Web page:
Future May Depend on Learning to Develop a Global Conscience

May 19, 2016
By Beverly Mowery Cooper
William Halal, chairman of TechCast Global, speaks at the AFCEA International/George Mason University Critical Issues in C4I Symposium.

By the year 2040, we can expect to have general artificial intelligence comparable to humans, according to William Halal, chairman of TechCast Global, speaking on a panel at the AFCEA International/George Mason University Critical Issues in C4I Symposium.

Marching Toward Virtualization in Modern Warfare

May 19, 2016
By Bob Fortna
Realizing benefits such as lighter and more agile equipment, the Army has launched a steady march toward network modernization, evident through efforts such as the Project Manager Warfighter Information Network-Tactical (PM WIN-T).

For too long, warfighters have struggled with issues of space, weight and power, each posing major problems in tactical environments. Networking equipment historically has contributed to all three—barriers that must be expunged. Soldiers must travel light. Humvees that barely fit four people must serve as both transport vehicles and portable communication hubs. And networks must be powerful yet agile.

Operational Deception—Sometimes It Just Happens

May 17, 2016
By David E. Meadows

History has shown that deceiving an enemy may lie as much in reactions as actions.

Defense Department Remakes Silicon Valley Enterprise

May 12, 2016
By Robert K. Ackerman

Faced with criticism that its innovation efforts have been lagging, the U.S. Defense Department has reorganized its Defense Innovation Unit-Experimental, or DIUx, established in Silicon Valley last year. The new version will feature a partnership structure and include a new hub in Boston.

Biodetection System Bound for Space

April 28, 2016
The Lawrence Livermore Microbial Detection Array (LLMDA) will be on board the International Space Station. Image courtesy of NASA.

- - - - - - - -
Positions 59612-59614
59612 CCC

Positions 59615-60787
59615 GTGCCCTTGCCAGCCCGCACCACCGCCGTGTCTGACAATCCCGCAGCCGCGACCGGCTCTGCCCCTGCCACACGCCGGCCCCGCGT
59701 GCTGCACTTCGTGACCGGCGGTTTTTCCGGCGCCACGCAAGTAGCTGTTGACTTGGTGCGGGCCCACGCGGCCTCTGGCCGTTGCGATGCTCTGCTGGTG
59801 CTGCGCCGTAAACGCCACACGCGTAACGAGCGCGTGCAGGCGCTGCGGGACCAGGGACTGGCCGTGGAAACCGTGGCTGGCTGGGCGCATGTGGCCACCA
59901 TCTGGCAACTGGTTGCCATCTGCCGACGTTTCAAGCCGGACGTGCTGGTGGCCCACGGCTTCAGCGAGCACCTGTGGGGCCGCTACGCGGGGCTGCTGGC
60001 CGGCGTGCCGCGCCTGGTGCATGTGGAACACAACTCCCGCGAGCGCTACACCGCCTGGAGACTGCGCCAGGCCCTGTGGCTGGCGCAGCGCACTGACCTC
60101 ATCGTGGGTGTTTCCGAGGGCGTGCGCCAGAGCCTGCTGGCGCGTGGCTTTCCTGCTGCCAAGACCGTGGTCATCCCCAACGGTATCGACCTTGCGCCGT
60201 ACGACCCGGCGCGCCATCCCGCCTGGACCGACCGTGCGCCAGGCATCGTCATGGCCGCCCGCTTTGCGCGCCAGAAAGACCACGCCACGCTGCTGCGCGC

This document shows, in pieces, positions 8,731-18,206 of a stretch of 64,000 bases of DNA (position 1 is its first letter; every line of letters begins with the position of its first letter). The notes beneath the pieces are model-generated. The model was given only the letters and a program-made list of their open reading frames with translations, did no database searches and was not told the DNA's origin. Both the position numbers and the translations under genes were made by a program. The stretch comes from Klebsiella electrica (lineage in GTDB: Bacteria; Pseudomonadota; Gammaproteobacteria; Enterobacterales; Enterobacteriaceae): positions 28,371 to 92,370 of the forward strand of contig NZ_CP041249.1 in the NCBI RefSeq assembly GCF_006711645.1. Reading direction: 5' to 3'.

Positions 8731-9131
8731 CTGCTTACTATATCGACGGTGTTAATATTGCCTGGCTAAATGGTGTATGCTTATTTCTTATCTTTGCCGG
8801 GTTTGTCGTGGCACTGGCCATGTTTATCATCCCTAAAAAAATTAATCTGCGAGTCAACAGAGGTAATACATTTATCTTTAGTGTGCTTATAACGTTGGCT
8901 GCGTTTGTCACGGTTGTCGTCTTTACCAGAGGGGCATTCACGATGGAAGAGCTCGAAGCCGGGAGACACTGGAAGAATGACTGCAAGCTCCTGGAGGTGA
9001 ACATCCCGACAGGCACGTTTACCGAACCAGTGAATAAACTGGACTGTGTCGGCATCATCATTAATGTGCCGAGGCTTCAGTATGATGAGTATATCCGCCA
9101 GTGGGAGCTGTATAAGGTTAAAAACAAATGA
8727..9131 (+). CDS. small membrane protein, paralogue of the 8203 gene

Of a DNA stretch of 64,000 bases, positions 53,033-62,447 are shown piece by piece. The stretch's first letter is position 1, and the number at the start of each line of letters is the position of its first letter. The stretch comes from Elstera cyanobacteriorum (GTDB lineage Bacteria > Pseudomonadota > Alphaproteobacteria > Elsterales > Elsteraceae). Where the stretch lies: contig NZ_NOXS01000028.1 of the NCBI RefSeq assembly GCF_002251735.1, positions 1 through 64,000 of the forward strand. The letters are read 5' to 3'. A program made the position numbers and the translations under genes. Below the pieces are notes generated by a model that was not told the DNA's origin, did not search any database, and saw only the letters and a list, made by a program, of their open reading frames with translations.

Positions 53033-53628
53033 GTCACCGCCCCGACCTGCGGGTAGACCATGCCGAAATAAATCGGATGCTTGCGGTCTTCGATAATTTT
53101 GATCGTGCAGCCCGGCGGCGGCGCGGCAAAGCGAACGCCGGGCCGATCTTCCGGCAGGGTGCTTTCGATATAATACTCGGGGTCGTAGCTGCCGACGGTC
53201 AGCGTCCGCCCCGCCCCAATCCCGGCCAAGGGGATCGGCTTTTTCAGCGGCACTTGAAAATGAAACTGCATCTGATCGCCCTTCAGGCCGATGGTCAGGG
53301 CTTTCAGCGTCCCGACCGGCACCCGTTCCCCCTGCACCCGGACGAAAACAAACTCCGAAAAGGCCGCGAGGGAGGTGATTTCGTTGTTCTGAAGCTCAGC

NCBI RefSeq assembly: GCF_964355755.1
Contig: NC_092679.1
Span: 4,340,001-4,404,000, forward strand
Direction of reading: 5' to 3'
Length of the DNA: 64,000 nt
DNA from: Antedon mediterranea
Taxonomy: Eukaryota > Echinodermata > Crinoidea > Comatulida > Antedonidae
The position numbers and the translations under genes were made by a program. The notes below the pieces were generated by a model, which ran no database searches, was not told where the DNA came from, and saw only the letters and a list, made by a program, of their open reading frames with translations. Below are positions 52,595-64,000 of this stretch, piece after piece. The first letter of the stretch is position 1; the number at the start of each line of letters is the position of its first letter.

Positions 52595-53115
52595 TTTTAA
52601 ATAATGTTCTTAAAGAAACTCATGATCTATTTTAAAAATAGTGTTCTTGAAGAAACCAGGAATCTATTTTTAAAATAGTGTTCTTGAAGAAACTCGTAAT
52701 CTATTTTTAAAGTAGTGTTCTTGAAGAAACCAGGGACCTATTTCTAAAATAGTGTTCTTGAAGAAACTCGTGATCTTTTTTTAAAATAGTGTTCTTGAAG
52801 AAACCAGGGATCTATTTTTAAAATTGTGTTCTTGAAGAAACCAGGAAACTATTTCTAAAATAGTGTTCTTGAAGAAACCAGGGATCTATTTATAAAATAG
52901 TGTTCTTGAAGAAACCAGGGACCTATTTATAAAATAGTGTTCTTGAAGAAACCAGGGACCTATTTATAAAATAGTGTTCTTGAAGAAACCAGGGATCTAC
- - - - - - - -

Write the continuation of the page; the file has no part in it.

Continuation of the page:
A biological detection system developed by Lawrence Livermore National Laboratory scientists will soon take a giant leap into outer space, lab officials announced.

Smaller Is Better for Technology and its Manufacturers

April 21, 2016
By Robert K. Ackerman

Agility is a common attribute to smaller individuals. Large technology companies are taking note and restructuring accordingly.

Industry Is DISA’s New Best Friend

April 20, 2016
By Robert K. Ackerman

The Defense Information Systems Agency will be relying on industry more than ever as it plans future military information technology systems.

Information Technology Labor Category Requirements Are Changing

April 19, 2016
By David E. Meadows

What technology job classifications will require more people, or fewer, in the future?

Aurora Flies Small-Scale LightningStrike UAV

April 18, 2016
By George I. Seffers

Aurora Flight Sciences announced company personnel successfully flew a subscale version of its LightningStrike vertical take-off and landing experimental plane (VTOL X-plane) for DARPA. 

Breaking the Chains of Antiquity: The Benefits of Hybrid Networking in a Defense Environment

April 11, 2016
By Tony Bardo

Current technology trends such as the Internet of Things, bring your own device initiatives and the deployment of cloud-based applications all demand more and more bandwidth. One aspect of modernization that could be overlooked as we rush to implement emerging technologies is also the most important—the network backbone that will support it all.